A new feature has been added to the Sodinokibi ransomware that allows it to encrypt even more of a victim's files including those that are opened and locked by another process.
Databases, mail servers and some other applications will lock files that they have open to prevent other programs from modifying them. By locking these files, the programs prevent the data they contain from being corrupted as a result of two processes writing to a file at the same time.
Ransomware applications are also unable to encrypt locked files without first shutting down the process that locked them in the first place. For this reason, ransomware will try to shut down database servers, mail servers and other applications that have the ability to lock files before encrypting a computer.
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Version 2.2 of the Sodinokibi ransomware now contains a feature that allows it to use the Windows Restart Manager API to close processes or shut down Windows services which keep files open during encryption.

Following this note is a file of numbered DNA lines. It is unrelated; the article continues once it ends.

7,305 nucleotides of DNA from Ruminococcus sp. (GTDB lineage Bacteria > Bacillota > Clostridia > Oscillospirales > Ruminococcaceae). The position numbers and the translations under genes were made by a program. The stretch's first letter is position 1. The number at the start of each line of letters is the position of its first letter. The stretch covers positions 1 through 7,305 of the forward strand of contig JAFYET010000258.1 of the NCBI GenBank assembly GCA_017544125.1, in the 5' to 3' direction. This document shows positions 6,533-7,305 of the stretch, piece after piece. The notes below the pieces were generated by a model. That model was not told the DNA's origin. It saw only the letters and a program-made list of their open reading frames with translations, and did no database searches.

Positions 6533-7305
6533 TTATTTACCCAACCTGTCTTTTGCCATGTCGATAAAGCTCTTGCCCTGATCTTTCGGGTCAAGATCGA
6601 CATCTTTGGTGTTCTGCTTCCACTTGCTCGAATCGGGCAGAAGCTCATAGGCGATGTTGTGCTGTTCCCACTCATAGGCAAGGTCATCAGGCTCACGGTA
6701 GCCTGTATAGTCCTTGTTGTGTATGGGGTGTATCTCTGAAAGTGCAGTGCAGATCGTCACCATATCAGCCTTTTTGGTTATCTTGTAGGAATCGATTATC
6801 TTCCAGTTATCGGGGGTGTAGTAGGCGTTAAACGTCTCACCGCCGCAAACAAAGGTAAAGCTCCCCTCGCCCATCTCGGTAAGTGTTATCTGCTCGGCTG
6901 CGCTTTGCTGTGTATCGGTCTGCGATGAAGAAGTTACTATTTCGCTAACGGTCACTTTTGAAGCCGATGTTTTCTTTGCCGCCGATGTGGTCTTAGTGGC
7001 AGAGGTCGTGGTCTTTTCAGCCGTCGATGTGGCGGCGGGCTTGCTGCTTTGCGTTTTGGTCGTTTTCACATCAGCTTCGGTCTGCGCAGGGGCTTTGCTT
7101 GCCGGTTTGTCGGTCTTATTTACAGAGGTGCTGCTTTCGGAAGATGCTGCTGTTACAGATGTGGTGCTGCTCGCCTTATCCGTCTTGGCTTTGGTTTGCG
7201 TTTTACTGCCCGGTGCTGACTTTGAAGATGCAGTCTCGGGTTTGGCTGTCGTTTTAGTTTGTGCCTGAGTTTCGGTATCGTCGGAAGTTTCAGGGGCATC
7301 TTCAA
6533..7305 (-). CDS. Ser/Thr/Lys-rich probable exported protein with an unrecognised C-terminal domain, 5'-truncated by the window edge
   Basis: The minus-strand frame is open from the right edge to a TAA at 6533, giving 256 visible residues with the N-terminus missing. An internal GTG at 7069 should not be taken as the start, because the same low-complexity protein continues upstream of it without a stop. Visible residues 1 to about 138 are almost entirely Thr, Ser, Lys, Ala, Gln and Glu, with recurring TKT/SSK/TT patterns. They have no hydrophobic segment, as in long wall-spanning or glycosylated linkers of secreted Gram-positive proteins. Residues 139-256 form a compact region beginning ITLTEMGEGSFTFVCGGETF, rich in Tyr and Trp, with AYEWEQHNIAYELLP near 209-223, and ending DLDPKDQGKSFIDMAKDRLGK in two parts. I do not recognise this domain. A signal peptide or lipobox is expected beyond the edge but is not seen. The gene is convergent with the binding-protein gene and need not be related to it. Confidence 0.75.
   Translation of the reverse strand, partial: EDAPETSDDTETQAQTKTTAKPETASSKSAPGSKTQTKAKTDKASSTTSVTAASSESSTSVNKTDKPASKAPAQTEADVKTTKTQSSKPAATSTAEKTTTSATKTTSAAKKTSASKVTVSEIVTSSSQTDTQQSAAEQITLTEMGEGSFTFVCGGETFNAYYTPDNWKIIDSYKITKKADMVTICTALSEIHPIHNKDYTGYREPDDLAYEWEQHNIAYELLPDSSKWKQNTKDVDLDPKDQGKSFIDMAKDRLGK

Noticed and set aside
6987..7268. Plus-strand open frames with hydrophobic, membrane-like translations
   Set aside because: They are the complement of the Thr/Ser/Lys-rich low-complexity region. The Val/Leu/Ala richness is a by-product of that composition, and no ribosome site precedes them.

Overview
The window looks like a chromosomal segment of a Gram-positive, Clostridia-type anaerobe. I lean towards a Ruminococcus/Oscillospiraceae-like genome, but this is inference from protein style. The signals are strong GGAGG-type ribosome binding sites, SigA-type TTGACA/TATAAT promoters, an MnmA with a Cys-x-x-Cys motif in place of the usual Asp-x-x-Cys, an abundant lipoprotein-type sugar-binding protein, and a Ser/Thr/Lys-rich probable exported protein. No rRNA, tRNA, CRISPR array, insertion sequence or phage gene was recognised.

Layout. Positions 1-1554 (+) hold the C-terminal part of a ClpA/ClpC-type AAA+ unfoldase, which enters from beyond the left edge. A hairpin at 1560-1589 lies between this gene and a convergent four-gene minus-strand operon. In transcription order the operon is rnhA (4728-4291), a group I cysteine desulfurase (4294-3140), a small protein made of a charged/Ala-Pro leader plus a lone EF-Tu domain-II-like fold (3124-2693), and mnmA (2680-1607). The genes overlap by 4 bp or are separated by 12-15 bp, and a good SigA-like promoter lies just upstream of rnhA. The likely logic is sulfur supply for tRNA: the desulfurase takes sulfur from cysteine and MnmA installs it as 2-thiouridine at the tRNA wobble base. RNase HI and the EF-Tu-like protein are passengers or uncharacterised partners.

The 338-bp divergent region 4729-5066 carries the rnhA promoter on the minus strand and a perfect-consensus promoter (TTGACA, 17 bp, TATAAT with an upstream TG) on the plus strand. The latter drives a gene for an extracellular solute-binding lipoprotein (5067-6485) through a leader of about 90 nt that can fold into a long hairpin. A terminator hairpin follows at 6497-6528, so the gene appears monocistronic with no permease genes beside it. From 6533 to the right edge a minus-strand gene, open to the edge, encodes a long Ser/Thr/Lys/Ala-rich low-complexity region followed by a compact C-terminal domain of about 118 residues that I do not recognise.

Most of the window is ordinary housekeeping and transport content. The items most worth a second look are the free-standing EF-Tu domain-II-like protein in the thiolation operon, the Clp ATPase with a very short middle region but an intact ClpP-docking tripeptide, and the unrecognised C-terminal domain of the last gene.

The cybercrime intelligence firm Intel471 provided more details on how the Sodinokibi (REvil) ransomware is using the Windows Restart Manager to encrypt even more files in a new report, saying:
“One of the more interesting new features of REvil version 2.2 is the use of the Windows Restart Manager to terminate processes and services that can lock files targeted for encryption. If a process has an open file handle for a specific file, then writes to that file by another process (in this case, a ransomware) it will be prevented by the Windows operating system (OS). To circumvent this, the REvil developers have implemented a technique using the Windows Restart Manager also used by other ransomware such as SamSam and LockerGoga.”
The Windows Restart Manager API was originally created by Microsoft in order to allow Windows PCs to easily install software updates without first performing a restart in order to free files that the update will replace.
Now that Sodinokibi is using the software giant's API, victims will be able to more easily decrepit files after paying a ransom but more of their files will end up being encrypted by the ransomware.
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After working with the TechRadar Pro team for the last several years, Anthony is now the security and networking editor at Tom’s Guide where he covers everything from data breaches and ransomware gangs to the best way to cover your whole home or business with Wi-Fi. When not writing, you can find him tinkering with PCs and game consoles, managing cables and upgrading his smart home.